X
    Jim Malone
    June 29, 2016 6:16 PM
    In the U.S. presidential race, most recent polls show Democrat Hillary Clinton with a steady lead over Republican Donald Trump as both presumptive party nominees prepare for their party conventions next month. Trump’s disapproval ratings have risen in some recent surveys, but Clinton also suffers from high negative ratings, suggesting both candidates have a lot of work to do to improve their images before the November election. VOA National correspondent Jim Malone has more from Washington.
    Video

    Video Clinton Leads Trump, But Many Voters Don't Like Either

    In the U.S. presidential race, most recent polls show Democrat Hillary Clinton with a steady lead over Republican Donald Trump as both presumptive party nominees prepare for their party conventions next month. Trump’s disapproval ratings have risen in some recent surveys, but Clinton also suffers from high negative ratings, suggesting both candidates have a lot of work to do to improve their images before the November election. VOA National correspondent Jim Malone has more from Washington.
    Video

    Video Slow Rebuilding Amid Boko Haram Destruction in Nigeria’s Northeast

    Military operations have chased Boko Haram out of towns and cities in Nigeria’s northeast since early last year. But it is only recently that people have begun returning to their homes in Adamawa state, near the border with Cameroon, to try to rebuild their lives. For VOA, Chris Stein traveled to the area and has this report.
    Video

    Video New US Ambassador to Somalia Faces Heavy Challenges

    The new U.S. envoy to Somalia, who was sworn into office Monday, will be the first American ambassador to that nation in 25 years. He will take up his post as Somalia faces a number of crucial issues, including insecurity, an upcoming election, and the potential closure of the Dadaab refugee camp in Kenya. VOA’s Jill Craig asked Somalis living in Kenya’s capital city Nairobi how they feel about the U.S. finally installing a new ambassador.
    Video

    Video At National Zoo, Captivating Animal Sculptures Illustrate Tragedy of Ocean Pollution

    The National Zoo in Washington, D.C., is home to about 1,800 animals, representing 300 species. But throughout the summer, visitors can also see other kinds of creatures there. They are larger-than-life animal sculptures that speak volumes about a global issue — the massive plastic pollution in our oceans. VOA's June Soh takes us to the zoo's special exhibit, called Washed Ashore: Art to Save the Sea.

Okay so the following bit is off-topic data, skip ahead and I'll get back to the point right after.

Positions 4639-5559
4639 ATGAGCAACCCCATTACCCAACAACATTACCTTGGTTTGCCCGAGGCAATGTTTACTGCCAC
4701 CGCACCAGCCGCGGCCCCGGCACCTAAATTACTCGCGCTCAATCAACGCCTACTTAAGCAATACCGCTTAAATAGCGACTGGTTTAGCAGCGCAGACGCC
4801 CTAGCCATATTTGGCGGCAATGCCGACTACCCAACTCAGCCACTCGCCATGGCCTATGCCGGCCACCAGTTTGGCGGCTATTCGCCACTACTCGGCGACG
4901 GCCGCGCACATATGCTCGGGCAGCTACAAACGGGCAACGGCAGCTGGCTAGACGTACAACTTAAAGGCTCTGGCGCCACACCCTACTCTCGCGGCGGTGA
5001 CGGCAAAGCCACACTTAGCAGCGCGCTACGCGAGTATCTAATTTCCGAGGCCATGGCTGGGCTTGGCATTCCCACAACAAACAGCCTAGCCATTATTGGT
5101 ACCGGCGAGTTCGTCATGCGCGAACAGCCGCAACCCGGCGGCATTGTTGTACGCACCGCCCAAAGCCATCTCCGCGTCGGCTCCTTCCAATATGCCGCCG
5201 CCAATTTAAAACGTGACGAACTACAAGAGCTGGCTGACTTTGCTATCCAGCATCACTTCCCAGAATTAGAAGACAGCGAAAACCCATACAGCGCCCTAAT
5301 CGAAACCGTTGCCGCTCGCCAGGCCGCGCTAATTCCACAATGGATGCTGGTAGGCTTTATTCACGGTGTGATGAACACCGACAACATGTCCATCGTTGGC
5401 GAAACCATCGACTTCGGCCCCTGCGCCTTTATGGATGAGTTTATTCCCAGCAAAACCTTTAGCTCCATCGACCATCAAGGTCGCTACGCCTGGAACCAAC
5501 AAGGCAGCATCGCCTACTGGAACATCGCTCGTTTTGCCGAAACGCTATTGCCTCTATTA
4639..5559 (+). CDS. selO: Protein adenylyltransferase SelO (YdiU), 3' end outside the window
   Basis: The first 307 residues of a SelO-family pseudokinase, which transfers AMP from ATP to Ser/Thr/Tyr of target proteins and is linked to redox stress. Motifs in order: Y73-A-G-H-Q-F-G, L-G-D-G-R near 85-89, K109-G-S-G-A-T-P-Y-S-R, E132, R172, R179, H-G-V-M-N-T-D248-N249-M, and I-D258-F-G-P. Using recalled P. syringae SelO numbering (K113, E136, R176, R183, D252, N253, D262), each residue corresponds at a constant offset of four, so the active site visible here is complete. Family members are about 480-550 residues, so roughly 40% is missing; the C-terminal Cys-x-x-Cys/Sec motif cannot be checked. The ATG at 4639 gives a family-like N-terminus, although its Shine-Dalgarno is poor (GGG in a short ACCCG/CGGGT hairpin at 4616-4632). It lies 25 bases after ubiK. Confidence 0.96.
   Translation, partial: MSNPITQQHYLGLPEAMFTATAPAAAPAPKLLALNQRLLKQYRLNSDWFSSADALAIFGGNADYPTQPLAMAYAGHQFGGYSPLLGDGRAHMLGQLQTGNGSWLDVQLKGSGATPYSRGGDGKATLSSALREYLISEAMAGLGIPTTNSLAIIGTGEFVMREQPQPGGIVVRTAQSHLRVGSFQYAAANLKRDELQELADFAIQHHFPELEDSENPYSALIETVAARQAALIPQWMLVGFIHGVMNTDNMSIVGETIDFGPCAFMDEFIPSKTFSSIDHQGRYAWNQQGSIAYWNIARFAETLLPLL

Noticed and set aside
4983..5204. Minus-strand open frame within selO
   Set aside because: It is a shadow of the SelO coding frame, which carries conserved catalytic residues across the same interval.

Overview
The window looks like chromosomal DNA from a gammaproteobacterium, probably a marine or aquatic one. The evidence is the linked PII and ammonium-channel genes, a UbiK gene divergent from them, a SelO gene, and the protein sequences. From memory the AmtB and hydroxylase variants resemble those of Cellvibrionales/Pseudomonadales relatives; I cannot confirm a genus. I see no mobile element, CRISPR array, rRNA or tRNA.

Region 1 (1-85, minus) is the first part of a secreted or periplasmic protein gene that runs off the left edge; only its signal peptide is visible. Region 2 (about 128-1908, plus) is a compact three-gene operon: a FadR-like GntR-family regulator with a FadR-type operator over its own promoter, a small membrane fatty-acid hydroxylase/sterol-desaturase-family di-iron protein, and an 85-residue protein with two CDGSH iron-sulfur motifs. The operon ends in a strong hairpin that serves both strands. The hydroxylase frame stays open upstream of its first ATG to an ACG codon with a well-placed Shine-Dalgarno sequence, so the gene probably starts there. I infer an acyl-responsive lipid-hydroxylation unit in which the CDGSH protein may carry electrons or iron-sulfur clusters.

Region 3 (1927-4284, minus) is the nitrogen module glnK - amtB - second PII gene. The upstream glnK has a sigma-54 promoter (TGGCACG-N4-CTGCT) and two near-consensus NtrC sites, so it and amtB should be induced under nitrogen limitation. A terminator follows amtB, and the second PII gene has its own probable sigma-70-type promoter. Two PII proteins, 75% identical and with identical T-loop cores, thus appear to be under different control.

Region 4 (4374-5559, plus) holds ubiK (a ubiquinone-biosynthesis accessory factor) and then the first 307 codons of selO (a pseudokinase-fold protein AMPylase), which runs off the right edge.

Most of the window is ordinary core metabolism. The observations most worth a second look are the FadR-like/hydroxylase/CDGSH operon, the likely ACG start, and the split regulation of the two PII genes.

Video

    Video Baghdad Bikers Defy War with a Roar

    Baghdad is a city of contradictions. War is a constant. Explosions and kidnappings are part of daily life. But the Iraqi capital remains a thriving city, even if a little beat up. VOA's Sharon Behn reports on how some in Baghdad are defying the stereotype of a nation at war by pursuing a lifestyle known for its iconic symbols of rebellion: motorbikes, leather jackets and roaring engines.
    Video

    Video Melting Pot of Immigrants Working to Restore US Capitol Dome

    The American Iron Works company is one of the firms working to renovate the iconic U.S. Capitol Dome. The company employs immigrants of many different cultural and national backgrounds. VOA’s Arman Tarjimanyan has more.
    Video

    Video Testing Bamboo as Building Material

    For thousands of years various species of bamboo - one of the world's most versatile plants - have been used for diverse purposes ranging from food and medicine to textiles and construction. But its use on a large scale is hampered because it's not manufactured to specific standards but grown in the ground. A University of Pittsburgh professor is on track to changing that. VOA’s George Putic reports.
    Video

    Video Orphanage in Iraqi City Houses Kids Who Lost their Parents to Attacks by IS

    An orphanage in Iraqi Kurdistan has become home to scores of Yazidi children who lost their parents after Islamic State militants took over Sinjar in Iraq’s Nineveh Province in 2014. Iraqi Kurdish forces backed by the U.S. airstrikes have since recaptured Sinjar but the need for the care provided by the orphanage continues. VOA’s Kawa Omar filed this report narrated by Rob Raffaele.
    Video

    Video Re-Opening Old Wounds in a Bullet-Riddled Cultural Landmark

    A cultural landmark before Lebanon’s civil war transformed it into a nest of snipers, Beirut’s ‘Yellow House’ is once again set to play a crucial role in the city.  Built in a neo-Ottoman style in the 1920s, in September it is set to be re-opened as a ‘memory museum’ - its bullet-riddled walls and bunkered positions overlooking the city’s notorious ‘Green Line’ maintained for posterity. John Owens reports from Beirut.
    Video

    Video Brexit Resounds in US Presidential Contest

    Britain’s decision to leave the European Union is resounding in America’s presidential race. As VOA’s Michael Bowman reports, Republican presumptive nominee Donald Trump sees Britain’s move as an affirmation of his campaign’s core messages, while Democrat Hillary Clinton sees the episode as further evidence that Trump is unfit to be president.
    Video

    Video NASA Juno Spacecraft, Nearing Jupiter, to Shed Light on Gas Giant

    After a five-year journey, the spacecraft Juno is nearing its destination, the giant planet Jupiter, where it will enter orbit and start sending data back July 4th. As Mike O'Sullivan reports from Pasadena, California, the craft will pierce the veil of Jupiter's dense cloud cover to reveal its mysteries.
    Video

    Video Orlando Shooting Changes Debate on Gun Control

    It’s been nearly two weeks since the largest mass shooting ever in the United States. Despite public calls for tighter gun control laws, Congress is at an impasse. Democratic lawmakers resorted to a 1960s civil rights tactic to portray their frustration. VOA’s Carolyn Presutti explains how the Orlando, Florida shooting is changing the debate.

    Special Report

    Adrift The Invisible African Diaspora